On a broad level, it is pivotal to understand that the underpinnings of Vringo's business model are vastly different than that of most other companies. The company does not enjoy the relative certainty of generating revenue from an established product. It makes and plans to continue making its living from the monetization of a growing patent portfolio through litigation and settlement. This business is highly volatile in today's patent world, hinging on the decisions of random citizens and judges with vastly different legal opinions.
Yet the future of patent litigation is also fraught with risk. A major shift away from the prevailing legal framework could occur and adversely impact Vringo's core business. Criticism of the current patent system is gaining traction and often centers on rancor over so-called patent trolls like Vringo. The only buffer to this risk is Vringo's potential to successfully license its patents and settle lawsuits on the back of its victory against Google.
A second significant form of business risk Vringo is exposed to is the certainty of its cash flows. When Sara Lee sells a cheesecake, the company receives its hard earned cake money with near certainty. If the bulk of Vringo's windfall comes from ongoing royalties, as many believe, it is subject to a myriad of risks. Google's future revenue generated from the Lang patents is uncertain, new technology may be invented, Google could create a work-around. There is risk in the uncertain time horizon of cash flows and in the counterparty's ability to pay in the long run (i.e. the chance that Google files for bankruptcy).
Each of these risks has a small to infinitesimally small probability, but no one can accurately determine it, and as a result, the discount rate that the market will utilize to convert Vringo's future revenues into a price per share is undoubtedly higher than for almost any other company. For instance, after VirnetX Holding (NYSEMKT:VHC) won a $368 million verdict from Apple two weeks ago, its market capitalization has risen by roughly 20%, or about $250 million, considerably less than the nominal sum of the verdict.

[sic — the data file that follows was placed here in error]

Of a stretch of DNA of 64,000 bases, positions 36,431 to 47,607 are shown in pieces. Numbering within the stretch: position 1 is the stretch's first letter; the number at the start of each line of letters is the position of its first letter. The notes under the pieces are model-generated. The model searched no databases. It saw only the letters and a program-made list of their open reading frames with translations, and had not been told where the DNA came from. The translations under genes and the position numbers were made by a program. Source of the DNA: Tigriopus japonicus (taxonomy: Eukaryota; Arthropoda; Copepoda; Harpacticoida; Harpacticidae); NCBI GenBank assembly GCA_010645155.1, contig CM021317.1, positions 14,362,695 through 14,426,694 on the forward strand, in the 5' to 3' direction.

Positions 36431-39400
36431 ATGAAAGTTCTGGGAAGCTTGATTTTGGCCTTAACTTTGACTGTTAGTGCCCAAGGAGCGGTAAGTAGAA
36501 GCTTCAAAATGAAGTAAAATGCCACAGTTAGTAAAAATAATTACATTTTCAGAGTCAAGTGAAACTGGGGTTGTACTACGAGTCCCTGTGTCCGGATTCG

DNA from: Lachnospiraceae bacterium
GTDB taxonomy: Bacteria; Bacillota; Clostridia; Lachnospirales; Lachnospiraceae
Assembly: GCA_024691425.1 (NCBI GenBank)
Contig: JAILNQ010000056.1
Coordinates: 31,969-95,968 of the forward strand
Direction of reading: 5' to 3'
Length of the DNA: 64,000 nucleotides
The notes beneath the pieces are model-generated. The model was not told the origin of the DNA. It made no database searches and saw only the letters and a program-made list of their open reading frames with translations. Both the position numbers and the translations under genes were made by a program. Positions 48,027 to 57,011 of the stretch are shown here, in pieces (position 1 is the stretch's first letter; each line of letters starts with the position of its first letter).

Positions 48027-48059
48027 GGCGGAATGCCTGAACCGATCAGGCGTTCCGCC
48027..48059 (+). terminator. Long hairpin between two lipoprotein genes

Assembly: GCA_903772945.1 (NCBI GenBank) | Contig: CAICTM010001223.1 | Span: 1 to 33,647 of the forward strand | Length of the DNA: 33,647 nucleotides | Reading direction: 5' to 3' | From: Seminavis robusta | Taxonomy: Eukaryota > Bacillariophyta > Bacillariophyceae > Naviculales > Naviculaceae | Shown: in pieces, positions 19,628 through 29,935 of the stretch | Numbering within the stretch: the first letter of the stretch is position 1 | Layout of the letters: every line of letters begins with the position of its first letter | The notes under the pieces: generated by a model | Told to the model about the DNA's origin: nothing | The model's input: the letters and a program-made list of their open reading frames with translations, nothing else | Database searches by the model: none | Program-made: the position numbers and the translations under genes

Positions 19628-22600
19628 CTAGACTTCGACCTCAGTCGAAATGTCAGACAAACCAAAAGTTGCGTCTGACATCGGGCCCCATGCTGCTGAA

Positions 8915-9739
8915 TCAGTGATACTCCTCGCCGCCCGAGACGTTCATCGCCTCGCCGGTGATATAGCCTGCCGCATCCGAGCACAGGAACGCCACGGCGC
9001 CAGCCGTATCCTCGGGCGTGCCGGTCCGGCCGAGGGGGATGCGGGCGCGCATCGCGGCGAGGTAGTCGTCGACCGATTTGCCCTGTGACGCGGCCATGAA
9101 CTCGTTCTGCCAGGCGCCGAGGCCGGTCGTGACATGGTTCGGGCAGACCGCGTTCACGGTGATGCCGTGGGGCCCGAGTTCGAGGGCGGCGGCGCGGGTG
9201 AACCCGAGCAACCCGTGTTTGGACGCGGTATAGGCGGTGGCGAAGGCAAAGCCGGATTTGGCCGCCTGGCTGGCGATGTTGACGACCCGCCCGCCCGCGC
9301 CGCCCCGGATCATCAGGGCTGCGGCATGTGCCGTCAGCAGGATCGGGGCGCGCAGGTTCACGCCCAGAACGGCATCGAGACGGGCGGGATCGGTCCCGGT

Finally, the risks Vringo faces as an enterprise are uniquely passed on to its equity investors. Without debt on the company balance sheet, downside risk falls entirely on the shoulders of current shareholders. However, upside potential does not entirely belong to current shareholders, given the dilution (due to the considerable volume of outstanding options and warrants) that will occur if the stock appreciates. That sort of asymmetric risk-return profile is never a good thing for equity investors.
Looking at the House of Cards
Vringo faces a bevy of risks, stemming from idiosyncratic variables in its lawsuit against Google to the broader trajectory of its business given the constant volatility inherent to the patent world. For all of this, the necessity of a broad assessment of these risks has been largely glossed over. At the same time, the risk Vringo faces has declined considerably because the jury ruled in the company's favor. Having surveyed the potential hazards, I maintain my conviction that Vringo is a speculative investment with positive expected value.
Each contingency Vringo faces adds to the uncertainty its current and would-be investors are exposed to - this undoubtedly has caused its equity to trade at a considerable hair cut from its true economic value. For many, Vringo will be a lasting case study in the pivotal nature of downside risk and the incredible difficulties associated with ascertaining the probability of such contingencies. As Nassim Taleb recently said, "In a world that constantly throws big, unexpected events our way, we must learn to benefit from disorder."
Disclosure: I am long VRNG. I wrote this article myself, and it expresses my own opinions. I am not receiving compensation for it (other than from Seeking Alpha). I have no business relationship with any company whose stock is mentioned in this article.